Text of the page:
Philanthropist Paul S. Honda
From strands of pearls to opportunities for students
Paul S. Honda’s life story reads like the script for a Hollywood movie, complete with international intrigue, foreign locations and a happy ending here in Hawai'i.
Born in Manchuria and raised in Tokyo, Honda dreamed of studying abroad. In 1945, he returned to the land of his birth as the youngest exchange student ever at the National University of Manchuria. With the defeat of Japan and the end of World War II, the Russian army took control of Manchuria and Honda was ordered to attend Moscow University. When he refused, he was sent to a labor camp. He escaped and made his way to Dalian where he worked as a Russian-Chinese-Japanese interpreter until his repatriation to Japan.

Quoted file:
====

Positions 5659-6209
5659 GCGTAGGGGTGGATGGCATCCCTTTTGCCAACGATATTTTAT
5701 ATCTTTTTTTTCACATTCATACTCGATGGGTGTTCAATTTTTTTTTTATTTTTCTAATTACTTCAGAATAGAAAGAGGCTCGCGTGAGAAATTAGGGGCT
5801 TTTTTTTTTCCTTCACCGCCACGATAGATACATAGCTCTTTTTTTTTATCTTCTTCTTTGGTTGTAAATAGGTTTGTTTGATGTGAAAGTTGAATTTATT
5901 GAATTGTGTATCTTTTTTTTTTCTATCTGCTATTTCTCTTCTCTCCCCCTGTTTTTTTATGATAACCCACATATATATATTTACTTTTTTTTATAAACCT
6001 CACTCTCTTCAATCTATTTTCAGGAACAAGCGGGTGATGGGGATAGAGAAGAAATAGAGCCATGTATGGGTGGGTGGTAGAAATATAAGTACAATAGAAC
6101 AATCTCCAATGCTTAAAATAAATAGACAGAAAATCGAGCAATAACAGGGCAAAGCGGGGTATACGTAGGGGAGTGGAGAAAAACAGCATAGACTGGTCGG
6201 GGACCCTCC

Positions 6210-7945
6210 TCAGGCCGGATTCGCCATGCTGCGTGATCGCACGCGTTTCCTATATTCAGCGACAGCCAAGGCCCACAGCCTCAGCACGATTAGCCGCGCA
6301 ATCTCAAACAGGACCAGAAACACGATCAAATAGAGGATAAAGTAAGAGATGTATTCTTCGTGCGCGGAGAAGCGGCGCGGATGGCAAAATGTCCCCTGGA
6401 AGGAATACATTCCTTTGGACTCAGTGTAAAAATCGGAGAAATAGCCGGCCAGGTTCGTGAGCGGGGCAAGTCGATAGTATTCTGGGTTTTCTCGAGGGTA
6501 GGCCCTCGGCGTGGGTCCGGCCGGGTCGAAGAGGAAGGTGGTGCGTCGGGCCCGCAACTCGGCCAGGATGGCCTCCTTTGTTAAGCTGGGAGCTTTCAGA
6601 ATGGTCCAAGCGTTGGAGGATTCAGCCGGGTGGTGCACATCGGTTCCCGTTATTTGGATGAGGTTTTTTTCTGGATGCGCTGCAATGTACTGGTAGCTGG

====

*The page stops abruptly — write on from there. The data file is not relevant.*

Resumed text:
Unable to continue his studies in Manchuria, Honda turned to America, where he entered the University of Denver’s MBA program. Short of funds, he sold seven strands of pearls that his mother had given him for such a purpose, and started Honda and Company. Thus began a highly successful career in international trading.
Honda’s visionary approach to philanthropy led to the creation of the Honda Foundation, which has supported more than 50 nonprofit organizations.
That and a lifelong affinity for international affairs resulted in a $1 million endowment to establish the Honda International Opportunities Fund, which benefits students attending University of Hawai'i community colleges. One of the largest endowment funds ever established for the UH community colleges, the fund enables students in liberal arts and technical fields to participate in international study programs at institutions in Asia, the Pacific and Europe.